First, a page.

Linux distribution Gentoo's maintainers say attempts by attackers last week to sabotage code stored on Github is unlikely to have worked.
Gentoo's Github account was compromised in late June.
The attacker was able to gain administrative privileges for Gentoo's Github account, after guessing the password for it.
Gentoo's maintainers were alerted to the attack early thanks to the attacker removing all developers from the Github account, causing them to be emailed.
Quick action from Gentoo and Github put an end to the attack in about 70 minutes, but not before the attacker was able to modify repository and page content.
Gentoo infrastructure developer Alec "antarus" Warner told iTnews the attacker attempted to add "rm -rf" commands to repository content which, if executed, would delete user data recursively.
rm is a Unix command for removing files, directories and similar. rm -rf denotes a more forcible removal: running it "would cause every file accessible from the present file system to be deleted from the machine", according to Wikipedia.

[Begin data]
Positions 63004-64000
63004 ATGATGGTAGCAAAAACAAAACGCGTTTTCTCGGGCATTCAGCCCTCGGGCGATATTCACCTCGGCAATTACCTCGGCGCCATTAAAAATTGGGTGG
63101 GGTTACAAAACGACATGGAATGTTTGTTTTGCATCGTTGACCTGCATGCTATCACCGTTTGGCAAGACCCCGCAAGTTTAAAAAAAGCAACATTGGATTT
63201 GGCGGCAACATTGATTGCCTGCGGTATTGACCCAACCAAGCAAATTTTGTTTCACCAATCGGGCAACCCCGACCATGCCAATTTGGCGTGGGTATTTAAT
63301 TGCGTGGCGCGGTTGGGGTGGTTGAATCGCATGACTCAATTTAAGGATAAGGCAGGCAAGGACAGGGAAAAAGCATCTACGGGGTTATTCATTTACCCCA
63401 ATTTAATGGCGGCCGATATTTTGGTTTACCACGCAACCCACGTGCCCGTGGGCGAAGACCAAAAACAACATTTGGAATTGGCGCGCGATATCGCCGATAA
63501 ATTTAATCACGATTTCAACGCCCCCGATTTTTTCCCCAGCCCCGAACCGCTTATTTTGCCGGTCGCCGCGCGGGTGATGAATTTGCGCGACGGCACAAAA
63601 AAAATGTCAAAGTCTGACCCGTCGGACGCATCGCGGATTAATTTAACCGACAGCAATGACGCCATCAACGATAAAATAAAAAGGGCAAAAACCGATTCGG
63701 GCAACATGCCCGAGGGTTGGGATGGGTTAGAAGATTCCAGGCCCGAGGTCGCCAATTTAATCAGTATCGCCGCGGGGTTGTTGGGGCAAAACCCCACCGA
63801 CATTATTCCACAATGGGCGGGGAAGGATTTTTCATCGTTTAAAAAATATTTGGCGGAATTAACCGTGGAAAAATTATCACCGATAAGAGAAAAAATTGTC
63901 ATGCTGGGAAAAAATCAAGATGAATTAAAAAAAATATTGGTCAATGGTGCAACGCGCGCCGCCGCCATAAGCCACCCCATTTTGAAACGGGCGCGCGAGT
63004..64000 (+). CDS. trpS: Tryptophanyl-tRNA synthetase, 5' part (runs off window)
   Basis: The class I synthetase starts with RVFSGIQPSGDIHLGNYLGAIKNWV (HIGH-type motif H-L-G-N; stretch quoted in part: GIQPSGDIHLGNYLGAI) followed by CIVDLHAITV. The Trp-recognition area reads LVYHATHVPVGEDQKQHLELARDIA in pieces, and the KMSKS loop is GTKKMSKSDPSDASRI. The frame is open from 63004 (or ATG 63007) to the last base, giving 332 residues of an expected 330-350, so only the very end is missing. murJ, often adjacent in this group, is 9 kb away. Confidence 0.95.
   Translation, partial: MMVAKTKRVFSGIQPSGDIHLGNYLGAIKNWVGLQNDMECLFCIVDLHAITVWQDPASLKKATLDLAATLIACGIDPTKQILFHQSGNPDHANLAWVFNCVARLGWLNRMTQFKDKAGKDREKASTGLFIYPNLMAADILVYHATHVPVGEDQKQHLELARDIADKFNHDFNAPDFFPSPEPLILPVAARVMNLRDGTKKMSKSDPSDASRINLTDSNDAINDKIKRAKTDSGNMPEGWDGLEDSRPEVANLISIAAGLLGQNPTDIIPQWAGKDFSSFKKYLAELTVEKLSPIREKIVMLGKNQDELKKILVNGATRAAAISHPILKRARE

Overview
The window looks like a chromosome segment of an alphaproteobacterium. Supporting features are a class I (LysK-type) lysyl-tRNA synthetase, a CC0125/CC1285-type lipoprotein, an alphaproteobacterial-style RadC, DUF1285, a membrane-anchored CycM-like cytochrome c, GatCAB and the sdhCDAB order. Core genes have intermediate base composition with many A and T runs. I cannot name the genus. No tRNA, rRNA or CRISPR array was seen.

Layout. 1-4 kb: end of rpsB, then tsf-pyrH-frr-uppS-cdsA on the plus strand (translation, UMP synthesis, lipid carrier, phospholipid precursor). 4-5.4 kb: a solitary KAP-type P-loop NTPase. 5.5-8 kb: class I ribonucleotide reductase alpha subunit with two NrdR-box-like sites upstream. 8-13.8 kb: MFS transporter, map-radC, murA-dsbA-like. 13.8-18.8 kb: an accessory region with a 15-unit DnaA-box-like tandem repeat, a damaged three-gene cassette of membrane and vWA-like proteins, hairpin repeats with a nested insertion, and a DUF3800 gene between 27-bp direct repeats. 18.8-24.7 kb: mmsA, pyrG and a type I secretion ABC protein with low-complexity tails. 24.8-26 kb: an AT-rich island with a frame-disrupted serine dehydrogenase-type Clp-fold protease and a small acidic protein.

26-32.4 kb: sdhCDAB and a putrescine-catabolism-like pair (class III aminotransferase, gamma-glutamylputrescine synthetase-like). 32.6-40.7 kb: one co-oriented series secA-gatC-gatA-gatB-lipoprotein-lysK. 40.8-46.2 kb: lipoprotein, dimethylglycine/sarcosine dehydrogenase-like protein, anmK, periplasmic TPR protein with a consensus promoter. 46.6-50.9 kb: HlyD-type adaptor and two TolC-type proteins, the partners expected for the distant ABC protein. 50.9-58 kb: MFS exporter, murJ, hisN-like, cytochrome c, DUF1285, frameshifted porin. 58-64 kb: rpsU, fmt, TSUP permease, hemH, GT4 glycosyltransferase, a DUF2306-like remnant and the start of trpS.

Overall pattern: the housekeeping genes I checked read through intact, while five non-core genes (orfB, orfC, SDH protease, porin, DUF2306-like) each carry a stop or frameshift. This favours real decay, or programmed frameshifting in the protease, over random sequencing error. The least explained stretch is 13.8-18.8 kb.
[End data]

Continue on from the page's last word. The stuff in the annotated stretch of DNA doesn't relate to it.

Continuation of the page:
However, the command is unlikely to have worked within the Gentoo repositories as the attacker had intended, Warner said.
"For the gentoo/gentoo repository, we don't believe the malicious code would have executed as there are various technical safeguards that would prevent that code from executing," he said.
"For the gentoo/systemd repository, the build system was modified to "rm -rf $HOME ~/". In Gentoo, by default software builds are performed in a sandbox environment and $HOME is unset; we suspect code execution is unlikely in the Gentoo build environment."
Gentoo has published a detailed post-mortem of the attack.
It is looking at improving future security responses with better communication and clearer information to users, as well as tightening up procedures around credential revocation.
At this stage, it is not know who was behind the attack.
Warner said Gentoo will report the hack to the FBI.
He declined to comment further on what could become an active investigation.